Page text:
Treatment protocols for E. cuniculi are not only directed to reduce the spore propagation and spread, but also the inflammatory signs associated with host cell rupture. With a limited number of studies to date testing efficacy of treatment, there is still no universal agreement on the best protocol. Fenbendazole administration has been shown to prevent experimental infection with E. cuniculi. Animals remained seronegative at 21 days and no spores were recovered from brain tissue postmortem8. Other benzimidazole medications such as albendazole and oxibendazole have been used in treatment, but intra-treatment CBCs should be obtained to monitor for bone marrow suppression. Steroid therapy has been suggested to decrease the severe inflammatory reaction, but may be contraindicated due to the known immunosuppressive effects9. The use of NSAIDs instead of steroids to control inflammation is recommended as long as the patient’s renal function is first evaluated. During the initial phase of treatment for the acute torticollis patient sedation with midazolam may be indicated to prevent injury secondary to repeated rolling. Heavily padding the enclosure may also be indicated. Corneal injury may be seen, especially in the down facing eye, and should be treated accordingly. Duration and degree of supportive care varies from patient to patient, but should focus on preventing the development of gastrointestinal stasis.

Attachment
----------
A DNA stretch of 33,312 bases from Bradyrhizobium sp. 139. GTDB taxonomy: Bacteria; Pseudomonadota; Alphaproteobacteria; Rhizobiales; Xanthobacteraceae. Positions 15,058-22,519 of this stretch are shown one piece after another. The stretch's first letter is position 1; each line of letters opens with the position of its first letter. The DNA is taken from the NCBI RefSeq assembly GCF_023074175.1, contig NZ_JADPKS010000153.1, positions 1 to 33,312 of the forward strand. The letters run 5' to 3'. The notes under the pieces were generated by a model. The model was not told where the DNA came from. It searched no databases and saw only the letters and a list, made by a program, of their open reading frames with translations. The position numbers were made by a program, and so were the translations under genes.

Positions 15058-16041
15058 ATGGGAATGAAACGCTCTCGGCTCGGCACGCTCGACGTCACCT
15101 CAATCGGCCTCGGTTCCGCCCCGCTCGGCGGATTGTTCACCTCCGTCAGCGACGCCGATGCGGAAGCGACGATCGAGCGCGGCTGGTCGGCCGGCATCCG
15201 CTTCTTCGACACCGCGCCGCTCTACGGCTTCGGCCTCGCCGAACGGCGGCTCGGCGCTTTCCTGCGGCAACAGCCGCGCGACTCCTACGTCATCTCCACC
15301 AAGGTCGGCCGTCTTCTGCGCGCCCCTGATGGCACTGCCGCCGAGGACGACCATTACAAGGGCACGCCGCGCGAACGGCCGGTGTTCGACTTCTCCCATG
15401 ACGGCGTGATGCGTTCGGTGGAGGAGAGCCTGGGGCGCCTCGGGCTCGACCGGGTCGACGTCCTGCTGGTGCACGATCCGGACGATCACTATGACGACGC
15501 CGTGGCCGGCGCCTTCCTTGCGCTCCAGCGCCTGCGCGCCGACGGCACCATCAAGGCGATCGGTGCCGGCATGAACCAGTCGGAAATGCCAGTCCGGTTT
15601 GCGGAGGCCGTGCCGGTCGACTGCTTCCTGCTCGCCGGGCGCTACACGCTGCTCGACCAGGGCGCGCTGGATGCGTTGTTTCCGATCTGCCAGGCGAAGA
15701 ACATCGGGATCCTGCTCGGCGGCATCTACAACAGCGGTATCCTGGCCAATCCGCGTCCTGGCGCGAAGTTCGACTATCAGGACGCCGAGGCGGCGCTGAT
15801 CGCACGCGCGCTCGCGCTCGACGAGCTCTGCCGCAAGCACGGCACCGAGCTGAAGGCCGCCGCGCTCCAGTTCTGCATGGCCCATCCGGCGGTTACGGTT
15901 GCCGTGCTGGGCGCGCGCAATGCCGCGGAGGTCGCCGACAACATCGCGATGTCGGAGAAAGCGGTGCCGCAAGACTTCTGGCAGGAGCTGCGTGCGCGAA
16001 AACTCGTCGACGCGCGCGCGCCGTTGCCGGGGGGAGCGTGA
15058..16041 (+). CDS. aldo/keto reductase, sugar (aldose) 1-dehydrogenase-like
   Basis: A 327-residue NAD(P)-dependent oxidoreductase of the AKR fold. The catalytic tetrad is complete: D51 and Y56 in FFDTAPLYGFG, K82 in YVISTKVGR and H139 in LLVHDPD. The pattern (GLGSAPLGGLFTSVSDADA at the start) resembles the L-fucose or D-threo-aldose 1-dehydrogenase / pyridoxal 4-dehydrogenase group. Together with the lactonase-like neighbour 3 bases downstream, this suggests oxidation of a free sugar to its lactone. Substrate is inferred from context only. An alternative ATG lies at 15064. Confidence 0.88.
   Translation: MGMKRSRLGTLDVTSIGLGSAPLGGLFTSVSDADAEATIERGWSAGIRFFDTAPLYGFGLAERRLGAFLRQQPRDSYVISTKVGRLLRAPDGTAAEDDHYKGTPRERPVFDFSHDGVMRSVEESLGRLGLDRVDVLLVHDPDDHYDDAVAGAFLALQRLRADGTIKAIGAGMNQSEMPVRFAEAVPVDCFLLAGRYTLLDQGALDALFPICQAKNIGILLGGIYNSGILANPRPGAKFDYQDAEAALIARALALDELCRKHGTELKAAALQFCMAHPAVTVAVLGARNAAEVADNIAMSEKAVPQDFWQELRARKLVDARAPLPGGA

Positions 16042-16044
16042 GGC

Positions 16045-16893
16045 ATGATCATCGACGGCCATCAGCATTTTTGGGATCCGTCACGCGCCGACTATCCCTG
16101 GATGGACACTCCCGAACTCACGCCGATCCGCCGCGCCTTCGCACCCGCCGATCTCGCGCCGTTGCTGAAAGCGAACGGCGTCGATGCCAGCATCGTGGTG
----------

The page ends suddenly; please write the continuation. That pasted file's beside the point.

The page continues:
E. cuniculi is environmentally resistant, but susceptible to many routine disinfectants. In order to control spread of disease cleaning with 0.1% bleach (10 minute contact time) or 70% ethanol (30 second contact time) have both been proven effective. Other sanitizers such as sodium hydroxide and hydrogen peroxide are effective, but require a much longer contact time (30 minutes)10.
Seroprevalence of E. cuniculi has a global reach in pet rabbits and is a potential zoonotic disease for immunosuppressed individuals. It has the ability to create lifelong debilitation in rabbits that survive infection or create latent carriers in subclinical hosts. Given the varied success of antemortem diagnosis and few controlled studies demonstrating effective treatment strategies this disease presents a challenge for veterinarians and owners alike.
For more information about E. cuniculi in rabbits or about Angell’s Avian and Exotic service, please call 617 989-1561 or e-mail email@example.com.
- Wright JH, Craighead EM. Infectious motor paralysis in young rabbits. J Exp Med. 1922; 36 (1): 113-128.
- Bohne W, Bottcher K, Gross U. The parasitophorous vacuole of Encephalitozoon cuniculi: biogenesis and characteristics of the host cell-pathogen interface. Int J Med Microbiol. 2011; 301(5): 395-399.
- Latney LT, Bradley CW, Wyre NR. Encephalitozoon cuniculi in pet rabbits: diagnosis and optimal management. Vet Med: Research & Reports. 2014(5): 169-180.
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- Cray C, Arcia G, Schneider R, Kelleher SA, Arheart KL. Evaluation of the usefulness of an ELISA and protein electrophoresis in the diagnosis of Encephalitozoon cuniculi infection in rabbits. Am J Vet Res. 2009; 70 (4): 478-482.
- Fisher PG, Carpenter JW. Neurological and Musculoskeletal Diseases. In Quesenberry K, Carpenter J (eds): Ferrets, Rabbits, and Rodents: Clinical Medicine and Surgery, 3rd ed. St. Louis: Elsevier, 2012, P 245-250.